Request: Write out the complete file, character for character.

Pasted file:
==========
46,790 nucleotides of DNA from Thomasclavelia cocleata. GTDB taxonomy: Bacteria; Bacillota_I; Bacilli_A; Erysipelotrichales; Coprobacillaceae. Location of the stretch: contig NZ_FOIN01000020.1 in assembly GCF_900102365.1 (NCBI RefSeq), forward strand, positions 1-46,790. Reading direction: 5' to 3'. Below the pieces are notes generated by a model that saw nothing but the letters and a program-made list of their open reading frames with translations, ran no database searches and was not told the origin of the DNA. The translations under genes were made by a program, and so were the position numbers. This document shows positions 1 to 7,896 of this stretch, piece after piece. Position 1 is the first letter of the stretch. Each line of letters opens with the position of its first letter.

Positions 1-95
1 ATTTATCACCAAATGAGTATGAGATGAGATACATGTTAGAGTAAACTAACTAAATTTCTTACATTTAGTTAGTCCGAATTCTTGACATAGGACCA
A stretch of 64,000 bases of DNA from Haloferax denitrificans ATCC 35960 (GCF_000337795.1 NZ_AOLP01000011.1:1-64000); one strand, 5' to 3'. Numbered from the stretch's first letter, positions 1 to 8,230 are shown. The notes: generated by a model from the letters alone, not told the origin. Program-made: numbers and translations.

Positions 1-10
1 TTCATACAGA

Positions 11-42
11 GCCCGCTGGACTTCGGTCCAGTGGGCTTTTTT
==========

46,790 nucleotides of DNA from Thomasclavelia cocleata. GTDB taxonomy: Bacteria; Bacillota_I; Bacilli_A; Erysipelotrichales; Coprobacillaceae. Location of the stretch: contig NZ_FOIN01000020.1 in assembly GCF_900102365.1 (NCBI RefSeq), forward strand, positions 1-46,790. Reading direction: 5' to 3'. Below the pieces are notes generated by a model that saw nothing but the letters and a program-made list of their open reading frames with translations, ran no database searches and was not told the origin of the DNA. The translations under genes were made by a program, and so were the position numbers. This document shows positions 1 to 7,896 of this stretch, piece after piece. Position 1 is the first letter of the stretch. Each line of letters opens with the position of its first letter.

Positions 1-95
1 ATTTATCACCAAATGAGTATGAGATGAGATACATGTTAGAGTAAACTAACTAAATTTCTTACATTTAGTTAGTCCGAATTCTTGACATAGGACCA
A stretch of 64,000 bases of DNA from Haloferax denitrificans ATCC 35960 (GCF_000337795.1 NZ_AOLP01000011.1:1-64000); one strand, 5' to 3'. Numbered from the stretch's first letter, positions 1 to 8,230 are shown. The notes: generated by a model from the letters alone, not told the origin. Program-made: numbers and translations.

Positions 1-10
1 TTCATACAGA

Positions 11-42
11 GCCCGCTGGACTTCGGTCCAGTGGGCTTTTTT